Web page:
Adidas will soon debut a new sports bra line, but one of its ads doesn’t show the bra at all. Instead, Adidas tweeted a photo grid of 25 pairs of bare breasts in all their natural, diverse glory.
The sports apparel company pinned the ad to its Twitter page Wednesday, under a link that connects to the bra collection for anyone who makes it that far. The ad’s tagline: #SupportisEverything.
“We believe women’s breasts in all shapes and sizes deserve support and comfort,” Adidas says in the campaign. “Which is why our new sports bra range contains 43 styles, so everyone can find the right fit for them.”
The ad was obviously meant to be an attention-grabber and, not surprisingly, it went viral. Adidas ignited plenty of discussion – although perhaps not as much about sports bras or this specific new collection as the company might have hoped.
Women and men on Twitter both weighed in on Adidas’ marketing ploy – with decidedly mixed reactions.
Some Twitter users, mostly women consumers, said they would have preferred to see the bras versus the breasts. Others said the ad was inappropriate, or that it caught them off-guard and confused them. And some users said it was bold and applauded Adidas for it.
In a statement to CNN Business, Adidas said, “A sports bra is the single most important piece of workout apparel for those with breasts.”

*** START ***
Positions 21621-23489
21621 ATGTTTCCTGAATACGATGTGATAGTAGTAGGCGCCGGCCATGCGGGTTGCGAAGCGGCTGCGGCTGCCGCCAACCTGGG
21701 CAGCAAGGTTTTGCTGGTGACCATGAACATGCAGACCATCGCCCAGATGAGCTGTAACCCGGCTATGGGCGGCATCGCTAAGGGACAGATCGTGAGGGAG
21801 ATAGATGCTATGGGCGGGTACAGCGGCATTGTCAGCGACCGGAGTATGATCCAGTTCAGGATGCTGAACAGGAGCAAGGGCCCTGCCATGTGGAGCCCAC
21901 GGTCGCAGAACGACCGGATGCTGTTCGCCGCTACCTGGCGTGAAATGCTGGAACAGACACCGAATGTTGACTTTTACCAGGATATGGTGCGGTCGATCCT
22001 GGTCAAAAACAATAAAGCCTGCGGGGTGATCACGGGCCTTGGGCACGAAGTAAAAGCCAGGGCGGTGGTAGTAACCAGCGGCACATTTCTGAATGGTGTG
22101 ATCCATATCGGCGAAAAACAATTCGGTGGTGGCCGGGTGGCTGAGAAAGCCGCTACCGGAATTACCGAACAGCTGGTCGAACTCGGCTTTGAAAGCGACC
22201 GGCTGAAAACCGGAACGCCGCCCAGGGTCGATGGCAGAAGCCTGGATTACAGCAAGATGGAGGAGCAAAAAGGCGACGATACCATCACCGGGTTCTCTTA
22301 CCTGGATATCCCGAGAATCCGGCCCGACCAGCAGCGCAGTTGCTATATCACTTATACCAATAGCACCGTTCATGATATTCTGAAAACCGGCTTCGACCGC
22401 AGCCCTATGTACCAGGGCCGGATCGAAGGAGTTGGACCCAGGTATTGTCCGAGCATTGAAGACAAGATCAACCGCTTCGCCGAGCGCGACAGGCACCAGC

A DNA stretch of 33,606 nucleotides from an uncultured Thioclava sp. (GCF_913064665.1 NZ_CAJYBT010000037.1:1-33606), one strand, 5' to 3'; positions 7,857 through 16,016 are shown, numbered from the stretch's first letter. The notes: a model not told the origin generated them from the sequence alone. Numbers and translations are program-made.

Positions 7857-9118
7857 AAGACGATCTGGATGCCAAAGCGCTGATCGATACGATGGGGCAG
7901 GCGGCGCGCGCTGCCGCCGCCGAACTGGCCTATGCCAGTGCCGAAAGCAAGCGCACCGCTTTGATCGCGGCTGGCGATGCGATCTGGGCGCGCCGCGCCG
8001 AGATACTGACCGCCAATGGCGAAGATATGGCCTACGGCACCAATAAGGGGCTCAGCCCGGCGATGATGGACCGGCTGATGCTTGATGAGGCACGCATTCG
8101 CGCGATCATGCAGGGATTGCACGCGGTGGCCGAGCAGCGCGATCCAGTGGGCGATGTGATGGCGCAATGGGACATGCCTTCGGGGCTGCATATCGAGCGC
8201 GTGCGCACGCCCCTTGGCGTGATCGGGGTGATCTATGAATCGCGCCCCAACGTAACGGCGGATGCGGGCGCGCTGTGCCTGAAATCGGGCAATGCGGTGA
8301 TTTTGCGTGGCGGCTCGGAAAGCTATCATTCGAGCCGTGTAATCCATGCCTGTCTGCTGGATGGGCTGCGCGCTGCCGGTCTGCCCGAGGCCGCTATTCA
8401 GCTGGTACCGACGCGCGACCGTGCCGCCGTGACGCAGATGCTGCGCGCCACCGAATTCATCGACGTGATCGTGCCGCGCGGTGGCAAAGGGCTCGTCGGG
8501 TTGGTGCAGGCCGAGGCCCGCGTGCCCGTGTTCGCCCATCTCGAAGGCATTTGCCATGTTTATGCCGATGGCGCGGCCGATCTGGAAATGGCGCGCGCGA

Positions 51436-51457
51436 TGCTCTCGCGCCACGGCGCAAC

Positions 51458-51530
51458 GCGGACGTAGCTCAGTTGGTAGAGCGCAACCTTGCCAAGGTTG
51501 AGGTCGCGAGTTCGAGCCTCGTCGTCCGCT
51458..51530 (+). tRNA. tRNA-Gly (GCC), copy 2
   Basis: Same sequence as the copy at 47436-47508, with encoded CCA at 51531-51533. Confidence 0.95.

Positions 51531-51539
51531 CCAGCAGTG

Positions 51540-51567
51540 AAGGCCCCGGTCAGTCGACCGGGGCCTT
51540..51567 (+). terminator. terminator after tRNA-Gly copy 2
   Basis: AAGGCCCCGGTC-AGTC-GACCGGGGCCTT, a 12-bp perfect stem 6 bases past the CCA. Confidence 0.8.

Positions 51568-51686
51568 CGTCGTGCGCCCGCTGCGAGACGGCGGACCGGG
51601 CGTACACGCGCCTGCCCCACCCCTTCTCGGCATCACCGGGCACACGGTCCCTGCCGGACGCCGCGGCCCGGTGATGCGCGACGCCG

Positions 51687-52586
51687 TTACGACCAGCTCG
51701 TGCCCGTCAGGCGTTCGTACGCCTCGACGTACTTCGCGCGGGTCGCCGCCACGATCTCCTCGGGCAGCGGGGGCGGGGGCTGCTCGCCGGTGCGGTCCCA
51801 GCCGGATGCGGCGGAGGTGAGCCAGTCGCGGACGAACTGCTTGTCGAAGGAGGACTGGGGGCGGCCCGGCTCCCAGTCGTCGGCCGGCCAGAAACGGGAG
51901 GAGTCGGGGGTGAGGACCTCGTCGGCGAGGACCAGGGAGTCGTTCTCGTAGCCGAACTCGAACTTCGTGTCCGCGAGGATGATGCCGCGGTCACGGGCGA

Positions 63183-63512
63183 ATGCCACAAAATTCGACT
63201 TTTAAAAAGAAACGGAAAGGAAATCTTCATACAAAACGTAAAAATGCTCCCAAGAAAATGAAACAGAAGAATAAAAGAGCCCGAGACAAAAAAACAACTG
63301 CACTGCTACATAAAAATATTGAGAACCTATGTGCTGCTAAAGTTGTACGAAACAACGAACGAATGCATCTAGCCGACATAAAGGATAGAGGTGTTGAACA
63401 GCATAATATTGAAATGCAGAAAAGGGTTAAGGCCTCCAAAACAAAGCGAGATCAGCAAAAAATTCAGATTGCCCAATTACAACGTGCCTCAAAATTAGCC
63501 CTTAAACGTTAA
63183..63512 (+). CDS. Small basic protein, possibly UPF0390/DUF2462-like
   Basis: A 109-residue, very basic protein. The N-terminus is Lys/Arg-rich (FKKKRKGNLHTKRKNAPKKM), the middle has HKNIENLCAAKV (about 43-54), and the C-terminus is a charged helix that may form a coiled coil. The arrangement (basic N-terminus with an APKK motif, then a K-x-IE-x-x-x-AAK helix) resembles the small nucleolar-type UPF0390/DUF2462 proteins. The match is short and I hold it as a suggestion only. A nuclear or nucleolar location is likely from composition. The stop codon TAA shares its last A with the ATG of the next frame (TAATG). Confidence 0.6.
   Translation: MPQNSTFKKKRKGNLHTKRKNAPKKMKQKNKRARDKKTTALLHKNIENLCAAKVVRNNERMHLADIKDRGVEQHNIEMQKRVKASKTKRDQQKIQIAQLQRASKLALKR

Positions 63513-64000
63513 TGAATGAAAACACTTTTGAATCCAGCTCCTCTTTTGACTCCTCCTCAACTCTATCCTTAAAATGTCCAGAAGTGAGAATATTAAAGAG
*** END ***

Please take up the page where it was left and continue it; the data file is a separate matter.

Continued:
“The confidence and support it gives can have a significant impact on someone’s performance and ability to stick with sport… The gallery was designed to show just how diverse breasts are, featuring different shapes and sizes that highlight why tailored support is paramount,” the statement said.
Marketing and branding expert David Placek, whose clients have included Apple, Coca-Cola and Procter & Gamble, said Adidas’ ad is an example of sensational advertising.
“It reminds me of a lecture on advertising during which a question was asked, ‘How do you get someone’s attention?’ You show them a naked woman.’” said Placek. “While [the ad] does push the envelope, the problem with this strategy is that it takes away from the actual product.”
The ad might have been less shocking if it had shown 43 women actually wearing the new sports bras, Placek said. “It would have made the same point.”